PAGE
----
Wednesday, 5 August 2009

The police and Muslims round up

The tabloid narrative about the Muslim takeover of Britain has continued with three stories in the last couple of weeks about the police doing things to be culturally sensitive, and therefore doing things which are totally objectionable.

First there was the 23 July story Muslims could get there own police force. The emphasis, of course, being on 'could'. But probably won't.

Behind this is the news that victims of crime in London have been able to ask for a Sikh police officer, a way of providing victims with support from the same religious or cultural background.

But because Sikh's arent the enemy, that isn't the news. Instead, the emphasis switches to another religion. Guess which one?

Muslim crime victims could gain the right to have their cases overseen by police from their own religion, it emerged last night.

So in the same way women officers often deal with female rape victims, Sikhs might get Sikh officers and therefore Muslims might get Muslim officers supporting them. Hardly controversial, and certainly nothing like a 'Muslim police force'.

Five days later, Mail clown James Slack got his knickers in a twist with Very PC police force issues its WPCs with Muslim headscarves complete with badge for mosque visits:

Women police officers are being issued with headscarves to wear when they visit a mosque. They are expected to put the scarfs on shortly before they enter the mosque, in keeping with Islamic custom.

Once again, it seems really difficult to understand the mindset where trying to do something to avoid offending someone's religion is regarded as a sop to extremists. How many people remove hats or caps when they go into a church? So why is putting on a head covering to enter a mosque deemed unacceptable?

In fact, the police have stated that the scarves could also be used to cover the exposed shoulders of plain clothes officers should they enter a church. But again, it's only the Muslim angle that is of interest to the media. Which includes the Express, Telegraph and Times, although the latter don't pretend it's wider spread than it actually is.

But notice how the first sentence deliberately makes the issue appear to be widespread. Every female PC entering a mosque has been issued with one, it implies. Well, not quite.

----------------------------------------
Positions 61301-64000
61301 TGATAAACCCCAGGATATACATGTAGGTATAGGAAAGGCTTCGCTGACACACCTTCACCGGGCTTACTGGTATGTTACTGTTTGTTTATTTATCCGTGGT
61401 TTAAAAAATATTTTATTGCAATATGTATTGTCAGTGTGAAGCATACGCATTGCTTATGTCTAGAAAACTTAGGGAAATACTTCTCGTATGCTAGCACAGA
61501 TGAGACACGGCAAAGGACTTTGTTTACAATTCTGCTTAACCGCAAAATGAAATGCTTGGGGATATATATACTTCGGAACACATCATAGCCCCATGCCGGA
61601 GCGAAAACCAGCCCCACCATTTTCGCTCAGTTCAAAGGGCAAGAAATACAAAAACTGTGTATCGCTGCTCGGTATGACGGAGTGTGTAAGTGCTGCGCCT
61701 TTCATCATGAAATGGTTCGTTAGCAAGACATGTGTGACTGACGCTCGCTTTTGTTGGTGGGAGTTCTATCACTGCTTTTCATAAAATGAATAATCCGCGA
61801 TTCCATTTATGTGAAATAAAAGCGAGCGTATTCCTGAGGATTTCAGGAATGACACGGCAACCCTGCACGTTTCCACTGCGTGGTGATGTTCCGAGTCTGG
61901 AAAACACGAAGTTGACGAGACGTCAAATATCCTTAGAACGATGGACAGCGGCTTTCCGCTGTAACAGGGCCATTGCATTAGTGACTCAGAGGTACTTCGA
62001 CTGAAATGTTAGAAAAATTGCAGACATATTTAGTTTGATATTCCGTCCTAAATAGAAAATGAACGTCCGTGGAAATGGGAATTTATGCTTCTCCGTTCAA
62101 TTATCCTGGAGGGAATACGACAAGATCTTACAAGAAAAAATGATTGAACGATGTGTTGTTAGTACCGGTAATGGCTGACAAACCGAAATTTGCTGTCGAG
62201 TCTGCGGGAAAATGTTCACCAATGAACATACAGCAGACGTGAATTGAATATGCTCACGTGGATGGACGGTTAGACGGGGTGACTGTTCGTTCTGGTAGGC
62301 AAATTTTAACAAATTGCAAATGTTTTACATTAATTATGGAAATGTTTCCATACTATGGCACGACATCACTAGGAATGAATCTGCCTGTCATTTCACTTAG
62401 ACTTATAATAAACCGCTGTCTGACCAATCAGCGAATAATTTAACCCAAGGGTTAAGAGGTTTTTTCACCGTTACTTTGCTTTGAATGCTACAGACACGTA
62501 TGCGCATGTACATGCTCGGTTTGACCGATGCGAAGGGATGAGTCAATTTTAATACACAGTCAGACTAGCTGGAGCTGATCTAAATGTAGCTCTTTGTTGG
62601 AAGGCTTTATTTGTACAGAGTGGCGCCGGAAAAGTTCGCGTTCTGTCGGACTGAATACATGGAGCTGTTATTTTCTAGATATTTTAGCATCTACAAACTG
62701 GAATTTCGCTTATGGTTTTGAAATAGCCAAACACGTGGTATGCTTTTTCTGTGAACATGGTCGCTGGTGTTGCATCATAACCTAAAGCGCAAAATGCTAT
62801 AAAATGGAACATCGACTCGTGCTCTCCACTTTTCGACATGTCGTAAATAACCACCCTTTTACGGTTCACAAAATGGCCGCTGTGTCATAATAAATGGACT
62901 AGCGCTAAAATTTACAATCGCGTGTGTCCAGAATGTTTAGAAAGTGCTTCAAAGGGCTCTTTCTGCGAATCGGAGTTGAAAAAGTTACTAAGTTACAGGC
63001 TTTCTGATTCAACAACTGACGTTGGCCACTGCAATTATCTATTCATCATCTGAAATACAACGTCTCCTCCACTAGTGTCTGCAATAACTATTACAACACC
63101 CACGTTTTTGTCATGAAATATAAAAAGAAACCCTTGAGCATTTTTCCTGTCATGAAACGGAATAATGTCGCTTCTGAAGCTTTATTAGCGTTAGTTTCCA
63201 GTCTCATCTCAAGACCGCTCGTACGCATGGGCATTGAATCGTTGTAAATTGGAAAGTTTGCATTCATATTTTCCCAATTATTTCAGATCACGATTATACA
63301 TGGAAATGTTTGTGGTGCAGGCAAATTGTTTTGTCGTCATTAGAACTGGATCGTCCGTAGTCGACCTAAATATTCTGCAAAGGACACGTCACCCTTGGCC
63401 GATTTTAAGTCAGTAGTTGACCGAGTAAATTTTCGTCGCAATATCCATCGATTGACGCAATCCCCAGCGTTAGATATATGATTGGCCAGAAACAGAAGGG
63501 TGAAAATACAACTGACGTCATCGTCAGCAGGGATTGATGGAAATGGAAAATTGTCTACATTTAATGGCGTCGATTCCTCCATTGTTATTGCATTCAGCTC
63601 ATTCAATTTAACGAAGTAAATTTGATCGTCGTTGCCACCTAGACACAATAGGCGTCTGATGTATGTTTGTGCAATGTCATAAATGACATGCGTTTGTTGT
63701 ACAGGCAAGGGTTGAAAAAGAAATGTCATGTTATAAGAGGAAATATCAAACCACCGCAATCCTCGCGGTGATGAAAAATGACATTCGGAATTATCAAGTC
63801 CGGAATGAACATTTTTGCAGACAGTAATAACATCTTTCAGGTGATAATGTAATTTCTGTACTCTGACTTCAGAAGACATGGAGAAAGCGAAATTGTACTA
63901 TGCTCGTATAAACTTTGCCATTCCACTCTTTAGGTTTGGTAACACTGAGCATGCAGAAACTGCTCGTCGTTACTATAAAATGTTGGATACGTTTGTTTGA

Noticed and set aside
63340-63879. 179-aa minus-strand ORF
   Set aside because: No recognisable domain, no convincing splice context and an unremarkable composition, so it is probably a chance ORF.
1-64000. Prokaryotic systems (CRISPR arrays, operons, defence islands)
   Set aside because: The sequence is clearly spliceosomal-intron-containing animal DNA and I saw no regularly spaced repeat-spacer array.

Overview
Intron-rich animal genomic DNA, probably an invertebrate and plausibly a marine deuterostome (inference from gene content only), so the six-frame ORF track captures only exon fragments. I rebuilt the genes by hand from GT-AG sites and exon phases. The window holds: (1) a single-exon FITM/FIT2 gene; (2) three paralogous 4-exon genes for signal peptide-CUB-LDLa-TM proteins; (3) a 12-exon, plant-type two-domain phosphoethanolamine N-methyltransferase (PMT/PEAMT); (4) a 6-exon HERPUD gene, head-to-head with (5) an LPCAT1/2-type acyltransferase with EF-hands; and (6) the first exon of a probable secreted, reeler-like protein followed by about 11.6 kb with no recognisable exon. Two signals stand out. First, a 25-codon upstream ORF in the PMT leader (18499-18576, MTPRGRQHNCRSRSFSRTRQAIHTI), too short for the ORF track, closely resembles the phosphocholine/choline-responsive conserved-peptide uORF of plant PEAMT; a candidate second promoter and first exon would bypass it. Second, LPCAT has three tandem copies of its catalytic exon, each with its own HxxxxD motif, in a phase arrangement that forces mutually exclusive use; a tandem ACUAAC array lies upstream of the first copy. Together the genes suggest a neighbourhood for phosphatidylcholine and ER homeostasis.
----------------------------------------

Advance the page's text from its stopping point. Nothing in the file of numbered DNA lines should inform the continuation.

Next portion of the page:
A few sentences later it admits this is only being done by Avon and Somerset Police. And then a bit later:

They have already been given to seven officers, including Assistant Chief Constable Jackie Roberts, and eight community support officers who work with Muslim groups in the area.

Right, so that's only 15 that have been given out in total and only 7 to police officers. That's out of around 143,000 officers in England and Wales. That is a whopping 0.005% of them.

Clearly it's an unstoppable tide of Muslim headscarves.

Then yesterday, it was South Yorkshire Police who were in the firing line. As part of an 'In Your Shoes' exercise, three female officers spent the day in various forms of Islamic dress.

Of course, when the Daily Star put their journalists in a burkha to 'see what it's like', they call it investigative journalism.

When the police do it, it's surrender. They're a 'bunch of burkhas' engaging in 'PC madness' and - according to the, sigh, Taxpayer's Alliance - a 'politically correct gimmick'.

The Star quotes one of the cops, Deb Leonard, who said:

'I have gained an appreciation of what Muslim females experience out in public in clothing appropriate to their beliefs.'

The Mail leaves her views to the last line, replying instead on the Taxpayers Alliance and the Christian People’s Alliance. No bias there then.

In return, four Muslim women

were shown around South Yorkshire Police’s custody suite and CCTV office and learned about the day-to-day duties of a police officer.

But if PC Leonard found it useful, and if it helped improve police relations with the Muslim community in Yorkshire - if only on a small scale - where those small measures could be important, what is the problem?

Indeed, any moves towards cultural sensitivity should be applauded. So why do the tabloids find these small events so significant, and so threatening?

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